A review in StageMagazine said the lead role was “portrayed with fierce passion by Paul Felder, who delivers an outstanding performance pulling forth emotions ranging from crushing grief through maniacal rage.”
Bunting remembers Felder as an impressive, good-looking, young actor who had a bright future, someone who worked extremely hard and “attacked” everything he did.
“He wouldn’t have had any problem being in film and on television as, like, the bad guy,” Bunting said. “But the guys who play the bad guys always surprise you because they usually have hearts of gold.”
Felder said acting “seems like a distant memory” at the moment. “It’s almost like a dream to me sometimes, training and acting and being on stage in college.”
From the stage to the Octagon 🎭
— UFC (@ufc) February 18, 2020
It’s a dream he hasn’t completely abandoned. Felder, who is also an MMA analyst for ESPN, hopes to return to theater acting. He has talked with friends about investing in a stage production, and when he’s finished fighting, he’ll try to parlay his notoriety as a UFC fighter into bigger roles in movies or television.
“I think I’d surprise people when they see it,” Felder said. “Like, ‘Oh, s—, this guy that I thought was just this covered-in-blood murderer can be a little bit sophisticated.'”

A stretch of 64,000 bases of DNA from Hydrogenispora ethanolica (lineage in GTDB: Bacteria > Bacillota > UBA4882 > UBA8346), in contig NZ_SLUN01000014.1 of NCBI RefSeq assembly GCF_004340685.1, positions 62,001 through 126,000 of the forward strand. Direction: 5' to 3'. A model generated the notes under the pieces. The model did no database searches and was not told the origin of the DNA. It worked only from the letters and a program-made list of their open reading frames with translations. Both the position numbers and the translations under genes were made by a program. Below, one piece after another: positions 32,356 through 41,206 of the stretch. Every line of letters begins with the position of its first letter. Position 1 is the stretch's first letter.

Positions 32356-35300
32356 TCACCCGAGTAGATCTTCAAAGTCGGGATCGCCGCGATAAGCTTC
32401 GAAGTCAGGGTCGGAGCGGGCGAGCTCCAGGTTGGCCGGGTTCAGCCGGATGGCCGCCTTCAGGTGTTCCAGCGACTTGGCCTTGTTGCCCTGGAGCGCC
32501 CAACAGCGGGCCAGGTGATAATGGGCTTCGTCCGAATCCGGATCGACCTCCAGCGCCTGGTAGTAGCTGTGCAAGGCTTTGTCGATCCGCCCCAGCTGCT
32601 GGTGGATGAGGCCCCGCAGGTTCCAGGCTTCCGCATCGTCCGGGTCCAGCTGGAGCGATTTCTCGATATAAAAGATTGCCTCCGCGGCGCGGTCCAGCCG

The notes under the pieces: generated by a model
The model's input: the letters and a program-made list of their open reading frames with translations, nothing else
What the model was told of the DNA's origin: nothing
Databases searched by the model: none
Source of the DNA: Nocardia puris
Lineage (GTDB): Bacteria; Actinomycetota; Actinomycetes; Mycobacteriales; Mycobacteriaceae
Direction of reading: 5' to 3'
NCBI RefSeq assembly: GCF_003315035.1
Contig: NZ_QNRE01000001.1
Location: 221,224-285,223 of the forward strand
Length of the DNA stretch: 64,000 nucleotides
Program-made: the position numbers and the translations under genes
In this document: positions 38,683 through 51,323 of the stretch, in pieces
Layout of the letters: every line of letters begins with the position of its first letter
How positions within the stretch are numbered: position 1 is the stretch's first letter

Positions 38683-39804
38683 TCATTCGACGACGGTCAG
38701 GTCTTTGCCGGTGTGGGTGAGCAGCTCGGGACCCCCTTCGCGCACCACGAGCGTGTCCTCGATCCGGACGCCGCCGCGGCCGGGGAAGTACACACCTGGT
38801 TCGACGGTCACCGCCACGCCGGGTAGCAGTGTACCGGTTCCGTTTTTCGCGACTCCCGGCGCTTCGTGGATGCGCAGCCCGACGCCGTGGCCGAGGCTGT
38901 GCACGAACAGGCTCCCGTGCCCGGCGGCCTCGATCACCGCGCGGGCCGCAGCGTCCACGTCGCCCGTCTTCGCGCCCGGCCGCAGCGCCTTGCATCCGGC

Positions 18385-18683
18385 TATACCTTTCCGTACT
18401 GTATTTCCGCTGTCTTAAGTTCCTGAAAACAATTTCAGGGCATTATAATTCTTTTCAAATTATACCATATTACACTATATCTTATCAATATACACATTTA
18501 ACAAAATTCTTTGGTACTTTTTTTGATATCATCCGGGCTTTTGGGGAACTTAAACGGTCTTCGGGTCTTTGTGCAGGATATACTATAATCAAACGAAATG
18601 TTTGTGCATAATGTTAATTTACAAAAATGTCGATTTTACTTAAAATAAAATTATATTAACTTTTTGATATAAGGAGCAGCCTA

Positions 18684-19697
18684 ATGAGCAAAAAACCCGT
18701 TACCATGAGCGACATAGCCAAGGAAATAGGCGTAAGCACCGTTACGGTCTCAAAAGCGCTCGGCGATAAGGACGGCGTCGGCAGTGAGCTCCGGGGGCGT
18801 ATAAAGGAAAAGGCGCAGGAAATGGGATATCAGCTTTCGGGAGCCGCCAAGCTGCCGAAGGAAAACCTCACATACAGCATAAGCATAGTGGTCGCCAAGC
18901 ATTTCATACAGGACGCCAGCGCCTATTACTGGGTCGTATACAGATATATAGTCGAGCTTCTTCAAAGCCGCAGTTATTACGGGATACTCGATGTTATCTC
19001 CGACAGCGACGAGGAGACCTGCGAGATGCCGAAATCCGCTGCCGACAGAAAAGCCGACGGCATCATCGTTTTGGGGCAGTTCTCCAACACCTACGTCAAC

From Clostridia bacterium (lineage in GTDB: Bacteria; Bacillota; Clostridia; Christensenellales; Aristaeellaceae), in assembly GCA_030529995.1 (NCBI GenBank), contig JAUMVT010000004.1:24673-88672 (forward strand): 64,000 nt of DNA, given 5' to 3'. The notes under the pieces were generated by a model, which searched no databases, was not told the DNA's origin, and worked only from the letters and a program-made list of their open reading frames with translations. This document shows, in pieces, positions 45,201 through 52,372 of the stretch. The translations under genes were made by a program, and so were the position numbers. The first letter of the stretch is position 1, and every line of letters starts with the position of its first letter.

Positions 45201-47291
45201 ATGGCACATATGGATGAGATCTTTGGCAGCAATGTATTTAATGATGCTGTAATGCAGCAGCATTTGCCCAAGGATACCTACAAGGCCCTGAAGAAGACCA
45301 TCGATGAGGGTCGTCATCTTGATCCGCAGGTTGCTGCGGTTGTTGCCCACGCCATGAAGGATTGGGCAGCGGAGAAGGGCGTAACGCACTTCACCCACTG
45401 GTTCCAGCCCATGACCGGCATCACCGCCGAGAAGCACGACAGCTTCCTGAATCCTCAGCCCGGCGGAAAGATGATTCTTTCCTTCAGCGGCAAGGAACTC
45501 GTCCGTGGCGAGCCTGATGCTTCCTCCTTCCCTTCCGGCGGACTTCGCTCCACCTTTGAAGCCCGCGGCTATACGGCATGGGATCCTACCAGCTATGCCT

THERE’S A HEADSHOT from Felder’s acting days that is a source of frequent ribbing from his MMA teammates at Roufusport MMA Academy in Milwaukee, Wisconsin.
“Could you imagine that kid is the savage he is now?” asked Jared Gordon, Felder’s friend and training partner.
Felder, a lightweight, is known for being one of the toughest men in the UFC’s best division, an action fighter who usually ends up wearing a bloody mask to match the color of his hair and beard. Last year, he suffered a collapsed lung during a fight — and won. A win Saturday would place him on a short list of title contenders.
The Roufusport stable has witnessed Felder’s ability to flip a switch and assume a different personality. UFC welterweight Belal Muhammad said Felder is one of the funniest, most down-to-earth guys in the gym — when he isn’t sparring. Felder rubbed some the wrong way his first few days in the gym four years ago, Muhammad said.
“Paul is like a whole different person training,” Muhammad said. “I already thought, ‘Man, this guy is gonna be a freakin’ jerk. He’s not gonna fit in at this gym.’ We’ve got a small group, and we all mesh together really well. … When we’re sparring, I see it in his eyes. It’s a fight right now.”
Felder can quickly go from brutal sparring partner to gregarious family man to loyal friend.
But at his core, even in the Octagon, are the qualities that he learned on stage.
“Being present and taking it in and enjoying the moment is something that I can say definitely carries over,” Felder said. “And preparation as well.
“Before you make the walk on the stage and things like that, there’s a lot of mental and emotional things you have to go through to get your mind right. I feel like that’s something I’ve been doing for a very, very long time, even before I was fighting. Getting my mind into a place where it needs to be, thinking about the things you need to think about. The task at hand. That kind of helped me a lot with just getting ready for a fight.”